The illegal Russian wood hidden inside Ikea children’s furniture

15.07.2021

A new Earthsight investigation unpacks Ikea's latest illegal timber problem

Many items in this IKEA display are made by an Indonesian firm which is using suspect Russian timber. Credit: Earthsight

London, 15 July 2021 – Ikea has for years sold children’s furniture made from wood linked to vast illegal logging in protected Russian forests, an Earthsight investigation has found.

Ikea’s House of Horrors exposes how the retail giant sourced pine from a group of companies guilty of illegally logging some four million trees in the climate-critical forests of Siberia over the past decade.

The timber was certified as legal and sustainable by the Forest Stewardship Council (FSC), the global green scheme for wood, and shipped to an Indonesian manufacturer which supplies Ikea stores around the world, including in the US, UK, Germany, France and other European countries.  

The popular Sundvik children’s range – which includes chairs, tables, beds and wardrobes – and the Flisat doll’s house are among the items likely tainted with illegal Russian wood, the report found.

Earthsight estimates that shoppers have been purchasing an Ikea product containing the suspect Russian lumber somewhere on earth every two minutes.

Siberia’s forests store as much carbon as the Brazilian Amazon. Yet the report found that the logging firms supplying Ikea and other retailers are contributing to huge biodiversity loss in the region, and leaving it increasingly prone to devastating wildfires.

The findings are the result of a year-long investigation involving undercover meetings, visits to logging sites, satellite imagery analysis and scrutiny of official documents, court records and customs data.

At the centre of the scandal is long-time Ikea supplier Evgeny Bakurov.

A multi-millionaire with powerful political ties, Bakurov has supplied Ikea with pine for over a decade via his ExportLes group of forestry firms in Siberia’s Irkutsk Oblast province. “We chose your company because you send logs faster than we can transfer the money,” he claimed the Swedish retailer once told him.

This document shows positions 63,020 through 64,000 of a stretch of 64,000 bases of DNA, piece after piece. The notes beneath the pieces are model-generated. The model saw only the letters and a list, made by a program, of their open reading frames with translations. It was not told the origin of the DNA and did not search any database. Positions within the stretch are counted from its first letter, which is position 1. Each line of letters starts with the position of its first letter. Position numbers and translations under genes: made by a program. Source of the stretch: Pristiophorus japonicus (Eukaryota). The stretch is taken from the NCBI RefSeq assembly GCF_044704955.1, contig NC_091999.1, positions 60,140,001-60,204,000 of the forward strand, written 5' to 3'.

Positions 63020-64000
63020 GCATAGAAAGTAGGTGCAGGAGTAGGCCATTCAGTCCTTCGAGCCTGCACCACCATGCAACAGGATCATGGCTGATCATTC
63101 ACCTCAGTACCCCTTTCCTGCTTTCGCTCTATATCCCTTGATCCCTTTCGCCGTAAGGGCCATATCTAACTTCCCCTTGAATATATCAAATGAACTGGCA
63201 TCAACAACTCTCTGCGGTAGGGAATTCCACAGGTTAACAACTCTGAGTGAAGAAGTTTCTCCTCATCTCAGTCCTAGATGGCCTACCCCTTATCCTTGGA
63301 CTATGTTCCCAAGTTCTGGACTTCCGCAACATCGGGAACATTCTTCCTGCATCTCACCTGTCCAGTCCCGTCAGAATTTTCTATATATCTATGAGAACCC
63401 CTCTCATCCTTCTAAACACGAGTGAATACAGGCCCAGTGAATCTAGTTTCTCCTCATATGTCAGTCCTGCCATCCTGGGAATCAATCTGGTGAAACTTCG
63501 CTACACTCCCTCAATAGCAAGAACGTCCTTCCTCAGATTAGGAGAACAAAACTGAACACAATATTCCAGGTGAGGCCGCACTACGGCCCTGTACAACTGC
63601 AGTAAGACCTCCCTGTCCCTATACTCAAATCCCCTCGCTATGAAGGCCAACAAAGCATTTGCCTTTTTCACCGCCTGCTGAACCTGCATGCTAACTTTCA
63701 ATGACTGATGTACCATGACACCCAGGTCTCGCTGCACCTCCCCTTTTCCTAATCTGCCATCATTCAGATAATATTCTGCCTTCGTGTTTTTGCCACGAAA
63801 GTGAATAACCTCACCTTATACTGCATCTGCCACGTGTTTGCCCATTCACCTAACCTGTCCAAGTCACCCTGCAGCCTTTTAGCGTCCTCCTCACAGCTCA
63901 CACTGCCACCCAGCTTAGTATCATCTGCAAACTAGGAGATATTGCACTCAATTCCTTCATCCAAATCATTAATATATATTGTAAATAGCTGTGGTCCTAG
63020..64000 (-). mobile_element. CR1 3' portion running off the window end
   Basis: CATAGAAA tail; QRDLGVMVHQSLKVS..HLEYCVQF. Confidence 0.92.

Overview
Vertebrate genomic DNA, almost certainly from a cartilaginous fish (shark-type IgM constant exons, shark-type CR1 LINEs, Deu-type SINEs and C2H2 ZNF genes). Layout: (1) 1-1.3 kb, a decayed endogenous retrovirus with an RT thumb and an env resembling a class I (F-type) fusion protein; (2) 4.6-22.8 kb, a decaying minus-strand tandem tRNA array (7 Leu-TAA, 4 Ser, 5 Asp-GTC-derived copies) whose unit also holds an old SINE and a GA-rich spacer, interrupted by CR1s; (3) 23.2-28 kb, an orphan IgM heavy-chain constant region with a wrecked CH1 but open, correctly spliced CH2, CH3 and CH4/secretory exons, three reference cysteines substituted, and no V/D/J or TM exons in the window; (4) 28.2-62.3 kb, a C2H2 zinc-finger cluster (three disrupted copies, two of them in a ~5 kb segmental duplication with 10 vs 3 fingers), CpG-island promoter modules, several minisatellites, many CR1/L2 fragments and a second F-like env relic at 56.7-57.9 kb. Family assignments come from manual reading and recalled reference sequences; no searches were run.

The report reveals how the ExportLes logs sent to make Ikea furniture were connected to numerous breaches of forestry and environmental laws.

Bakurov’s logging firms were discovered to have cleared more forest than allowed, logged protected forest zones within their leases under the false pretext that trees were diseased, and illegally stripped miles of shorelines crucial for fish spawning and erosion and flood control. Failing to clear up logging debris or replant as required, they had left a dangerous, ravaged tinderbox prone to fire in their wake.

Court documents reveal that 11 illegal amendments were made to logging leases issued to ExportLes companies between 2012 and 2018. The illegal lease changes allowed an additional 689,000 cubic metres of timber to be harvested – that’s enough to fill London’s Royal Albert Hall nearly eight times.

Logging sites included several areas of FSC-certified forest – the type relied upon by Ikea to source supposedly sustainable pine. Yet the investigation found illegalities rife in such areas. In 2019, 86 per cent of timber cut in Bakurov’s FSC concessions came from illegal sanitary logging, the report found.

It is estimated that Bakurov’s companies sourced 2.16 million cubic metres of wood from protected forests over the last 10 years. Piled high, the logs produced would rival the Great Pyramid of Giza.

Despite the widespread violations being a matter of public record, FSC continued to certify Bakurov’s forests, and greenwashed lumber continued to flow into Ikea’s factories for years. Passing into the supply chains of some of Siberia’s biggest wood processing firms, it has also contaminated a large part of Europe’s wider imports from the region.

The report traced the suspect Siberian pine to a local timber processing firm called Uspekh which in turn supplies Indonesian furniture manufacturer PT Karya Sutarindo (PTKS).  

PTKS supplied more than 2.2 million items of children’s furniture to Ikea with a retail value of $60 million last year, customs records show. The report calculated that the remains of roughly 1,700 Russian trees, nearly all of them supplied by Bakurov and many illegally logged, arrive at PTKS each month.

Almost half of PTKS’s Ikea exports last year were EU-bound, with another 20 per cent going to the US. The report also found Bakurov supplying Ikea via Chinese and Russian suppliers.

Ikea and other retailers rely on FSC’s auditors to help ensure their wood is legally sourced, but the report’s findings provide further evidence that their trust in the green label is wildly misplaced.